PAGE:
Talk Android Staff Picks: Best Android Phone of 2015


Every year, Google is proud to see companies big and small release phones with their mobile operating system at the core. Choice is among Android’s best qualities, allowing consumers to choose exactly what they want. Android is found on high-end devices with cutting edge specifications, but it’s also powering the phones in the hands of millions in emerging markets. And, of course, mid-range devices with Android are roaming the world as well. Android is for everyone.

With so many Android devices out there, naming the best is quite the task. There really isn’t any phone that can be named the best. Why? Too many of them exist to pick just one! So each member of the team at Talk Android is going to tell you their pick for the best Android phone of 2015.

Justin Herrick – Editor In Chief

This was another year full of blockbusters for Android. It seemed like a different company was capturing the industry’s attention every other month. We started the year wondering what HTC would do to elevate the One M9 and remain competitive. Then our focus shifted to expect Samsung to finally implement premium materials with the Galaxy S6. Before you know it, we’re knee-deep into 2015 and LG puts everything and the kitchen sink into the G4 while OnePlus’ self-proclaimed “flagship killer” loomed. The OnePlus 2 ended up giving quite the chuckle and the last few months of the year were spent focusing on HTC releasing a second flagship, the One A9, to push the company through the holidays. Google, too, was busy at the tail-end of 2015 and released two Nexus devices. The Nexus 6P continued to give stock Android fans a high-end option while the Nexus 5X rekindled the line’s affordability flame. But none of those are what I view as the best phone of 2015. My pick comes from Motorola, and I’m not about to talk about the Moto X Pure Edition.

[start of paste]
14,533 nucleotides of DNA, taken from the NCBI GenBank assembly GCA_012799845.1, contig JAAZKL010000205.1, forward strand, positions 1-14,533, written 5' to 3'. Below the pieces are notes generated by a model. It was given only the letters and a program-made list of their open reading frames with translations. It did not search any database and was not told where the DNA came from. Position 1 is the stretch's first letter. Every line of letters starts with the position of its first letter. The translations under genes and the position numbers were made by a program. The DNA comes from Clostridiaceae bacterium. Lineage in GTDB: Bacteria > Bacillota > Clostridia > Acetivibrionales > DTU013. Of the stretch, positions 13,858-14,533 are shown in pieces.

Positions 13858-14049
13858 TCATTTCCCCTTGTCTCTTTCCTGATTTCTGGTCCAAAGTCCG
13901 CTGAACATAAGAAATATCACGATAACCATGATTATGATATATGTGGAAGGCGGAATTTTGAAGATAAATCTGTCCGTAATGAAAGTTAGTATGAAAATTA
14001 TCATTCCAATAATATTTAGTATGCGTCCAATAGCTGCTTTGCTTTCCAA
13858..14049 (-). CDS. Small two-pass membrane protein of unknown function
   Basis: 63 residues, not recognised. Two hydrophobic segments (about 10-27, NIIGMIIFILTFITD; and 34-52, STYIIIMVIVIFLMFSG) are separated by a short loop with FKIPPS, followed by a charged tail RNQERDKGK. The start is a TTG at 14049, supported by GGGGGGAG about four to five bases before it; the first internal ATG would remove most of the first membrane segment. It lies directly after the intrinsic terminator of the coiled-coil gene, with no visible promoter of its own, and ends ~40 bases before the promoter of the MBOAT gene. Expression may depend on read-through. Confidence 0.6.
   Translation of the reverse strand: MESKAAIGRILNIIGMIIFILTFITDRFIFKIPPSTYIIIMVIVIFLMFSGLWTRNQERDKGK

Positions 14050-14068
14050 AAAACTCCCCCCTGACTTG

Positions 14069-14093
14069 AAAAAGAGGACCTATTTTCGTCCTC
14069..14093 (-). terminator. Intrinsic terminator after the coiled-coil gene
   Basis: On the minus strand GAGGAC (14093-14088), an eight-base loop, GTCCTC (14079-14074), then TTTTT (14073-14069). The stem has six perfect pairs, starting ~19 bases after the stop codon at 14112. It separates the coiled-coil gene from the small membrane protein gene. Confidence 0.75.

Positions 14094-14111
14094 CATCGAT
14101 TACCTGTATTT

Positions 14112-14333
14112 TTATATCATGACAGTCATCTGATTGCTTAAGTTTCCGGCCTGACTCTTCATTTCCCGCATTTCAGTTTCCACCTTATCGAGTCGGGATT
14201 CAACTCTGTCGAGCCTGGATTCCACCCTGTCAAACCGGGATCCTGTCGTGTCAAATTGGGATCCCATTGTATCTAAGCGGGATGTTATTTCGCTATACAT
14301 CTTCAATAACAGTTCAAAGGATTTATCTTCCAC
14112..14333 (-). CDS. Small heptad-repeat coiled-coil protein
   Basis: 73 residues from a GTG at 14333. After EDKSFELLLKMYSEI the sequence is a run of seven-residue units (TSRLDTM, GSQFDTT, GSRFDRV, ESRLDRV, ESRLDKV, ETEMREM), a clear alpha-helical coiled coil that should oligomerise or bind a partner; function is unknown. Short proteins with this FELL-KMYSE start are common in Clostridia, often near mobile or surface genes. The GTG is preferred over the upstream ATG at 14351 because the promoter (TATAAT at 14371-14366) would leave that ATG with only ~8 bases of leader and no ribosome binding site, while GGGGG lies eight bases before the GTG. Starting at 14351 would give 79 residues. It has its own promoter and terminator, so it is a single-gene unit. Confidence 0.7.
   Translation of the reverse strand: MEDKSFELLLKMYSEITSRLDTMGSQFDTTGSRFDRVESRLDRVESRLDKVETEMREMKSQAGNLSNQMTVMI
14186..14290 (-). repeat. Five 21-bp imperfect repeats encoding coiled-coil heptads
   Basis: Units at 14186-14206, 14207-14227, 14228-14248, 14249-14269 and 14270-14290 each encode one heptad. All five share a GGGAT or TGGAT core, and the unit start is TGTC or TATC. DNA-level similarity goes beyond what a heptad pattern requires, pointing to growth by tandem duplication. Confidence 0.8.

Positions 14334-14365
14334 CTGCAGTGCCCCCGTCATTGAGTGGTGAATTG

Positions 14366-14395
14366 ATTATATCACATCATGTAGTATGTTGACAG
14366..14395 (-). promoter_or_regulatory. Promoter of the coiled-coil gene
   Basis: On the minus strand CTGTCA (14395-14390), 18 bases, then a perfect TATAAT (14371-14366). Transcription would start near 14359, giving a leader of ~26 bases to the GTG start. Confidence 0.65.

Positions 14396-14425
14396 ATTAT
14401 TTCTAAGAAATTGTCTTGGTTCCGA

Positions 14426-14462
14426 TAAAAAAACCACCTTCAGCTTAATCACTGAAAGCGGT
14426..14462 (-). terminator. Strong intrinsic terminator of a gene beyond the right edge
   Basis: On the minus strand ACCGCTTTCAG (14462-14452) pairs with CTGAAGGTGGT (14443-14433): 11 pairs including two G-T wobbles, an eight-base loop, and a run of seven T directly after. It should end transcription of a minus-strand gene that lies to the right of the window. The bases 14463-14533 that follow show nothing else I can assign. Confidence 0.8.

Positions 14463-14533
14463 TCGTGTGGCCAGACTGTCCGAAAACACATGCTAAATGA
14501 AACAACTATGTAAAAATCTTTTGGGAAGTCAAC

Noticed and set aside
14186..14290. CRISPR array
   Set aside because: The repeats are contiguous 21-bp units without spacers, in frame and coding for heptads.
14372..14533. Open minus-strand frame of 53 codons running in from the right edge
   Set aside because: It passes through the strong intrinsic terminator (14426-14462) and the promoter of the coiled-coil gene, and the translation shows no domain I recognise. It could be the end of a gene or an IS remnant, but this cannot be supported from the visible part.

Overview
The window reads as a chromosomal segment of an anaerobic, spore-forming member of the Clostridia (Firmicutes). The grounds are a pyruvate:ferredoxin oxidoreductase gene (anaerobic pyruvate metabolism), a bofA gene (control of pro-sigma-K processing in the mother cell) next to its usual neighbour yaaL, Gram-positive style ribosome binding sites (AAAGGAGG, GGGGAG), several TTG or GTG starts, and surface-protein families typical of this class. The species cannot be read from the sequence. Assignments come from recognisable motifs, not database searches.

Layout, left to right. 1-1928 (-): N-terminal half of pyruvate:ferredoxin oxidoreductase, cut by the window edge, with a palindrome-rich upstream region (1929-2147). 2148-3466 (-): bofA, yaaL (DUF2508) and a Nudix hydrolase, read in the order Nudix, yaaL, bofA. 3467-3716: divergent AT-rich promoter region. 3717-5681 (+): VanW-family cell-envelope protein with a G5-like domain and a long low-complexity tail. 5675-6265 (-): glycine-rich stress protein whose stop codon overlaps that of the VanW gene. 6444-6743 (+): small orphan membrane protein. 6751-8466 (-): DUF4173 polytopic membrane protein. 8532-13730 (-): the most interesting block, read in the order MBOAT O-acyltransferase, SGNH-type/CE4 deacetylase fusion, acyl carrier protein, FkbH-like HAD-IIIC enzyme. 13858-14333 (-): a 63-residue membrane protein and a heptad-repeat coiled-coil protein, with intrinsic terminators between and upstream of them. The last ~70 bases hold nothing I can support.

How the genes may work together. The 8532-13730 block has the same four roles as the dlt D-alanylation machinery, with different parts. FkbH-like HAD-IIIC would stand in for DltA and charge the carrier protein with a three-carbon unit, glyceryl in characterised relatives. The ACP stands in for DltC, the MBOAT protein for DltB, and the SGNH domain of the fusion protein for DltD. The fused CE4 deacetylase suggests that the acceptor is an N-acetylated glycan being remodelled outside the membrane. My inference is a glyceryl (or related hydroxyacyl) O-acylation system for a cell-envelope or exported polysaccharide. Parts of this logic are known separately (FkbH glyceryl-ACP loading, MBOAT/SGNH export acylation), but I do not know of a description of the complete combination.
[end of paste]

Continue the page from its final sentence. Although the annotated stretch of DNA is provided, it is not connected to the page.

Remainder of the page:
I really do believe that the Moto G, a phone that costs less than $200, is the best phone of 2015. Motorola is quietly creating phones that are affordable without sacrificing performance. And this year’s Moto G proves the company is delivering on its promise to not drain your bank account.


Despite not having high-end specifications, the Moto G runs smoothly on all fronts. The display, while not even Full HD, is clear and visible because the size is a cozy 5 inches. Motorola isn’t trying to stretch pixels across a massive display, leaving the Moto X Pure Edition to do that heavy lifting with its Quad HD resolution. Cameras, which have never been Motorola’s strongest area, are more than capable considering the phone’s price. You may not be pulling off Samsung-level shots, but you can get ones good enough to share on Facebook and Twitter.

Inside, Motorola tuned things to create a perfect match between hardware and software. The Snapdragon 410 processor from Qualcomm is powering a take on Android that is practically the way Google envisions its mobile operating system. Motorola just threw in a few of its own goodies to improve the overall experience and add value to the Moto G. Moto Assist, Moto Actions, and Moto Display are each smart improvements to the way you use your phone.